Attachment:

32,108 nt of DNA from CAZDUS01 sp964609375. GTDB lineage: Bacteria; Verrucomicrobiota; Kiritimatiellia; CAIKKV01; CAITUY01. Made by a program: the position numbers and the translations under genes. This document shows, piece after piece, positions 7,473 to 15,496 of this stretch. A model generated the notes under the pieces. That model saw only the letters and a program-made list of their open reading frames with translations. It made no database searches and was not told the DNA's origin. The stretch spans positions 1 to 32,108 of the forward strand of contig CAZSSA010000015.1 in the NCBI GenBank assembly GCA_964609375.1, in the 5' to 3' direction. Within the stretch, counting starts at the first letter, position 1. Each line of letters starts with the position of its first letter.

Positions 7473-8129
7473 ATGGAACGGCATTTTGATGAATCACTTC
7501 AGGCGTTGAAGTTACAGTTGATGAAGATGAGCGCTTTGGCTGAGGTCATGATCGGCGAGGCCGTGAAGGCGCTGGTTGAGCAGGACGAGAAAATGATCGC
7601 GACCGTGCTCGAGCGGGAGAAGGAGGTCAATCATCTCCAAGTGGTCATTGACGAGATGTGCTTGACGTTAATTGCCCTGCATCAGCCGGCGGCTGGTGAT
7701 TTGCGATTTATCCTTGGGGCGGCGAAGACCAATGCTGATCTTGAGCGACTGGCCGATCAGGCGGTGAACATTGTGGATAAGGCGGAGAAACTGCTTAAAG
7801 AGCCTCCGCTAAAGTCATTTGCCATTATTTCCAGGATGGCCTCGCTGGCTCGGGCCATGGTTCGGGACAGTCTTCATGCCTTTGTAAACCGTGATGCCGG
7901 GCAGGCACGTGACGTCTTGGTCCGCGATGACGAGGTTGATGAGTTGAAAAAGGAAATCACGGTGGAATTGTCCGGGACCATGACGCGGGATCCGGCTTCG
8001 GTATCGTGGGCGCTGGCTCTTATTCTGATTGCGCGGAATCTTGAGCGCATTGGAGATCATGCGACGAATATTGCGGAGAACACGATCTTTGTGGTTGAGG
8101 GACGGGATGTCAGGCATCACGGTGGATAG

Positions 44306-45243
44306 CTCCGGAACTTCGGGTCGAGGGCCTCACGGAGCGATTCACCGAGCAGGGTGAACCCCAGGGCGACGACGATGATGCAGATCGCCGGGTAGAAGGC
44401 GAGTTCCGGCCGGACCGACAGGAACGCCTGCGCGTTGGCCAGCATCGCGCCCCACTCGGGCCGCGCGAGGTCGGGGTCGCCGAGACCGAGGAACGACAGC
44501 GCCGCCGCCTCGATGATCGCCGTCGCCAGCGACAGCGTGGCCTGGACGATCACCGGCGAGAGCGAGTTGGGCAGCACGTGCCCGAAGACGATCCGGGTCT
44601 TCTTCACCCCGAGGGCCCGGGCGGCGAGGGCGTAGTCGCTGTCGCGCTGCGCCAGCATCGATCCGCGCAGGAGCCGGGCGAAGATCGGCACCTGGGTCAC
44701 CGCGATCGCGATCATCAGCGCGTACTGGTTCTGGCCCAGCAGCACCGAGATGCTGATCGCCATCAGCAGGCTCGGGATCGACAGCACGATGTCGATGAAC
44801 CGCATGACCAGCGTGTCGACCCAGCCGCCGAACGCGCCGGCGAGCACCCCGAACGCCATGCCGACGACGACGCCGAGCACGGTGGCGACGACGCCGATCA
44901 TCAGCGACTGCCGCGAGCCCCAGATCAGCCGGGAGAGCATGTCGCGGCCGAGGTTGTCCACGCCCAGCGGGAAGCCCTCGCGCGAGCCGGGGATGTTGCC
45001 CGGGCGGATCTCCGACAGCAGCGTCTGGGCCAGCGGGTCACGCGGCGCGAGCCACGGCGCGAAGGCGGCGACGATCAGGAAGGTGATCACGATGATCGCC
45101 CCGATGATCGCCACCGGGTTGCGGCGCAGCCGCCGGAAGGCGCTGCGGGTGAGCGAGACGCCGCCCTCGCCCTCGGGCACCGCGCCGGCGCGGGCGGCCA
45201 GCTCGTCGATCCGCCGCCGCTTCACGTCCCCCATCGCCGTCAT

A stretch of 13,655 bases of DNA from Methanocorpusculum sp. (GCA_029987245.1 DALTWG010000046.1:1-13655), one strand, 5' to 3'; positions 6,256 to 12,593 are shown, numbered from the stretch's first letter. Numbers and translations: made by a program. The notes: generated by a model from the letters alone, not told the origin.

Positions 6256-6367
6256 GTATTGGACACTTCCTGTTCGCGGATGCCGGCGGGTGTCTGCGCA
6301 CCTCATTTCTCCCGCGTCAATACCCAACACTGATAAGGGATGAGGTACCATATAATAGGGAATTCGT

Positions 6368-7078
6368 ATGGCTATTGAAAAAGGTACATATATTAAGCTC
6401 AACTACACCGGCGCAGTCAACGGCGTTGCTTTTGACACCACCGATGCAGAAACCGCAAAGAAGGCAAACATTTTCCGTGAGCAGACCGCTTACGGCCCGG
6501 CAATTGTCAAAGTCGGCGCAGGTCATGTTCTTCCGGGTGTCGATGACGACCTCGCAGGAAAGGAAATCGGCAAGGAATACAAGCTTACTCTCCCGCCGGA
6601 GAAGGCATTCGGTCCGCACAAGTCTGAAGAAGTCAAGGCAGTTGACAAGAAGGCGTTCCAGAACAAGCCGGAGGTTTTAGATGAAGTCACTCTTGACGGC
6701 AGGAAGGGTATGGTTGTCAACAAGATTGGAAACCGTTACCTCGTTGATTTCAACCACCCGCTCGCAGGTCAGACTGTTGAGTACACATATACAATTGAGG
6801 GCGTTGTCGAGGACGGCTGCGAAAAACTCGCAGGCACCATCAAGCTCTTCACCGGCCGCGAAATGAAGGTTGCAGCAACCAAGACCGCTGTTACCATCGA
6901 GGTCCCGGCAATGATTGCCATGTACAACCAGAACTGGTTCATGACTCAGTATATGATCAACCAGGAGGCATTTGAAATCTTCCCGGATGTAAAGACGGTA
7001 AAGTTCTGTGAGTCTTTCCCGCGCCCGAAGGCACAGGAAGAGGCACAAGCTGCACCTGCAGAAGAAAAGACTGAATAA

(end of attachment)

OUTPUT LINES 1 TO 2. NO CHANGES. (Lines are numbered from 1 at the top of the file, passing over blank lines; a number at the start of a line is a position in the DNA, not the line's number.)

32,108 nt of DNA from CAZDUS01 sp964609375. GTDB lineage: Bacteria; Verrucomicrobiota; Kiritimatiellia; CAIKKV01; CAITUY01. Made by a program: the position numbers and the translations under genes. This document shows, piece after piece, positions 7,473 to 15,496 of this stretch. A model generated the notes under the pieces. That model saw only the letters and a program-made list of their open reading frames with translations. It made no database searches and was not told the DNA's origin. The stretch spans positions 1 to 32,108 of the forward strand of contig CAZSSA010000015.1 in the NCBI GenBank assembly GCA_964609375.1, in the 5' to 3' direction. Within the stretch, counting starts at the first letter, position 1. Each line of letters starts with the position of its first letter.

Positions 7473-8129